The 7 Best Ben Mendelsohn Roles

The 7 Best Ben Mendelsohn Roles

Ben Mendelsohn may not be a household name, but he is instantly recognizable on screen. The Australian’s trademark lisp and gritty, earthy handsomeness make him a unique figure in Hollywood. In spite of working actively in television and film since the 1980s, he has only risen to prominence for American audiences in the last decade. In recent years, he has begun taking on significant roles in massive hundred-million-dollar productions like Rogue One: A Star Wars Story and Steven Spielberg’s adaptation of Ready Player One. He’s given performances in period pieces like Darkest Hour and retellings of classic tales like Robin Hood. Regardless of the scale or even the quality of the film, his idiosyncratic style of acting is always a welcome addition. Below are seven of his best to date.

Rogue One: A Star Wars Story (2016)

As The Walt Disney Company relaunched their newly-acquired Lucasfilm property Star Wars, they sought to continue the main storyline — that of the Skywalker family — but also add to the universe with complementary anthology films. The first of the anthology films, Rogue One: A Star Wars Story, tells the story of how a band of rebels stole the plans to the Galactic Empire’s crowning achievement, the Death Star. Felicity Jones and Diego Luna play Jyn Erso and Cassian Andor, respectively, the leaders of this ragtag band. Mendelsohn, on the other hand, gives a great turn as Director Orson Krennic, the Imperial overseer of the Death Star, which is nearing completion. The film is a marvel of special effects, nearly bringing back to life the late Peter Cushing’s Governor Tarkin as Krennic’s superior officer — with Cushing’s estate’s permission, of course.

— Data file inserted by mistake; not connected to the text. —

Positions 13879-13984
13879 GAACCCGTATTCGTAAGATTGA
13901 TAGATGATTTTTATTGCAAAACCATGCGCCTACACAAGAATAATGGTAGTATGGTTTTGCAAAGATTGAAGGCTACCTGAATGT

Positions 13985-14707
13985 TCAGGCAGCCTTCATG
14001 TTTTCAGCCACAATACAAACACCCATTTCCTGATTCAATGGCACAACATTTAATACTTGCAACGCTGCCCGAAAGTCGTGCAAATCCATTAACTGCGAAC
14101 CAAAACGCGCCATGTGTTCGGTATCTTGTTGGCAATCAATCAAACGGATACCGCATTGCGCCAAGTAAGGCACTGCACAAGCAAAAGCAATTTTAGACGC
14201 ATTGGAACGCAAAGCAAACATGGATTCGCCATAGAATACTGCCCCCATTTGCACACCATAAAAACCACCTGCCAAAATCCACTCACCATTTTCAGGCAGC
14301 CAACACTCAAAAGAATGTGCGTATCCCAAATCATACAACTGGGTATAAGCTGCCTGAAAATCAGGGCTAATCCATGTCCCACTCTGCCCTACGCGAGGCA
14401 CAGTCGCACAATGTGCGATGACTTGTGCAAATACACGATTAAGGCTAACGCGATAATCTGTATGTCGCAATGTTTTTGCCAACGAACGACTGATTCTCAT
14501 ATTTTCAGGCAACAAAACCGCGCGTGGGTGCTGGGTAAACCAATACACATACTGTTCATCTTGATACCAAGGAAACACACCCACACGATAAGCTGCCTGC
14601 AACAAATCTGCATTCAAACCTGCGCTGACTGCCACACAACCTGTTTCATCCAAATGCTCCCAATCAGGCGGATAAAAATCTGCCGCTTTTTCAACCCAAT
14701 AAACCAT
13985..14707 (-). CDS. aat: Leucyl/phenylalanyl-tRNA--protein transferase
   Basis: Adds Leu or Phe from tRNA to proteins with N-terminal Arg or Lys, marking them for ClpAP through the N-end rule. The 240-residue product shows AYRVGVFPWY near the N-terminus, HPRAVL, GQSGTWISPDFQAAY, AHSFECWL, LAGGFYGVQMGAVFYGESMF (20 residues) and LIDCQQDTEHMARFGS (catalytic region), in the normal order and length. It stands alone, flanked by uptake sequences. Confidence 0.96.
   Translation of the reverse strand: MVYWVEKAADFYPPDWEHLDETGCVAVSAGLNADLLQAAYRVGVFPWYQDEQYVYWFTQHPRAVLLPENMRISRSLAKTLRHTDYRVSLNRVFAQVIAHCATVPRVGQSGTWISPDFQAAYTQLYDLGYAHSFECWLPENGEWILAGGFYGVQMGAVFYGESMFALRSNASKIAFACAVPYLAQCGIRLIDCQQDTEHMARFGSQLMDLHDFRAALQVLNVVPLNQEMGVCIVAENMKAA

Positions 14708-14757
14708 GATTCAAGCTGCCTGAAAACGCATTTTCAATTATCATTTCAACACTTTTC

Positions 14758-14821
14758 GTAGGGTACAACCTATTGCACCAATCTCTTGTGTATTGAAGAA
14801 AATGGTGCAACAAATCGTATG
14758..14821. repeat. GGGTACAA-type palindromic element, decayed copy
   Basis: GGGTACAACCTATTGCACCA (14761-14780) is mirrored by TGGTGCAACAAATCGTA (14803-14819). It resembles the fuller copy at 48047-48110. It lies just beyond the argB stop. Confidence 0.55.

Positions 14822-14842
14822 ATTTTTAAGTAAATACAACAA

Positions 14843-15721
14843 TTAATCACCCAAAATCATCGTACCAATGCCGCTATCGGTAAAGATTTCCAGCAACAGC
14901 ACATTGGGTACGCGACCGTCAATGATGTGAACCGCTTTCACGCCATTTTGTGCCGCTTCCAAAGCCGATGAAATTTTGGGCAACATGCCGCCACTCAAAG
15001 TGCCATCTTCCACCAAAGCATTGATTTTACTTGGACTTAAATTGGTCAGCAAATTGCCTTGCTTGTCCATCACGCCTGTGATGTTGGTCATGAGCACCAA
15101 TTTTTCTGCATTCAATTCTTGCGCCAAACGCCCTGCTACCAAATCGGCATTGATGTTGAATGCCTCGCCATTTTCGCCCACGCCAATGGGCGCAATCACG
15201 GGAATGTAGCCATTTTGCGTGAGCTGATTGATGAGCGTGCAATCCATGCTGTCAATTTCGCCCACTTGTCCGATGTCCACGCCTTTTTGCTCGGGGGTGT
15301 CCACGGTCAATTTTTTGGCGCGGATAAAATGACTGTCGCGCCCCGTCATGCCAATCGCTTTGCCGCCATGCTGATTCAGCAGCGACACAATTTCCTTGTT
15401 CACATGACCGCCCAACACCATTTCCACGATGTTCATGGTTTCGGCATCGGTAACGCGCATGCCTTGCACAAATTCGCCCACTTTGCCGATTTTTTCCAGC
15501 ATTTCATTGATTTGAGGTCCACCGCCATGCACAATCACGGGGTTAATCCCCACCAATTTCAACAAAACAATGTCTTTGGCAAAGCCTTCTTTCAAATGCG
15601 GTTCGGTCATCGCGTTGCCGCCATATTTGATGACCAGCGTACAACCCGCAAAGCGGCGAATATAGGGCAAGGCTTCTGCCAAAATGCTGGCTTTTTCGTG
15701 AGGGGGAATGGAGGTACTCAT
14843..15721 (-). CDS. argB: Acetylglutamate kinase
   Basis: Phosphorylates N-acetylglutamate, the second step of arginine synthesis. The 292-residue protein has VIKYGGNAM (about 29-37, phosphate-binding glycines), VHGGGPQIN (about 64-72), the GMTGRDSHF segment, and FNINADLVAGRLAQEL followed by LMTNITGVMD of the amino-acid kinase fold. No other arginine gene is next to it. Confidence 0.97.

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Ready Player One (2018)

Ready Player One is certainly not Steven Spielberg’s best film. It is not as tense as Jaws or as uplifting as Close Encounters of the Third Kind or as heartbreaking as Schindler’s List. Ready Player One is, however, the culmination of his legacy as a filmmaker. Bombastic, colorful, absurd. He has little reverence for film as an untouchable medium, instead using the popular culture of recent decades as his sandbox. It may not be a great film, but it is an endlessly stunning watch. In a world where virtual reality is perfected and everyone hangs out there, the fight for equality has been taken to the internet. Ben Mendelsohn plays the big baddie, Nolan Sorrento, who seeks control of cyberspace for himself. There, online, he comes into conflict with Wade Watts (Tye Sheridan), a hardcore gamer, and his band of misfits, who seek to keep their virtual playground free.

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Killing Them Softly (2012)

After more than a decade, Andrew Dominik is still best known for his neo-western The Assassination of Jesse James by the Coward Robert Ford. His later film, Killing Them Softly, is less discussed but no less worthwhile. Based on the novel Cogan’s Trade by George V. Higgins, Brad Pitt plays the titular mob enforcer Jackie Cogan. Dominik cleverly sets the film in the midst of the American financial crisis which occurred in 2007 and 2008. Jackie must find and dispense with three petty criminals (Mendelsohn, Scoot McNairy and Vincent Curatola) who steal from the mob for which he works. It is a cool, tense crime flick with great performances (including the late James Gandolfini) and solid direction from Dominik.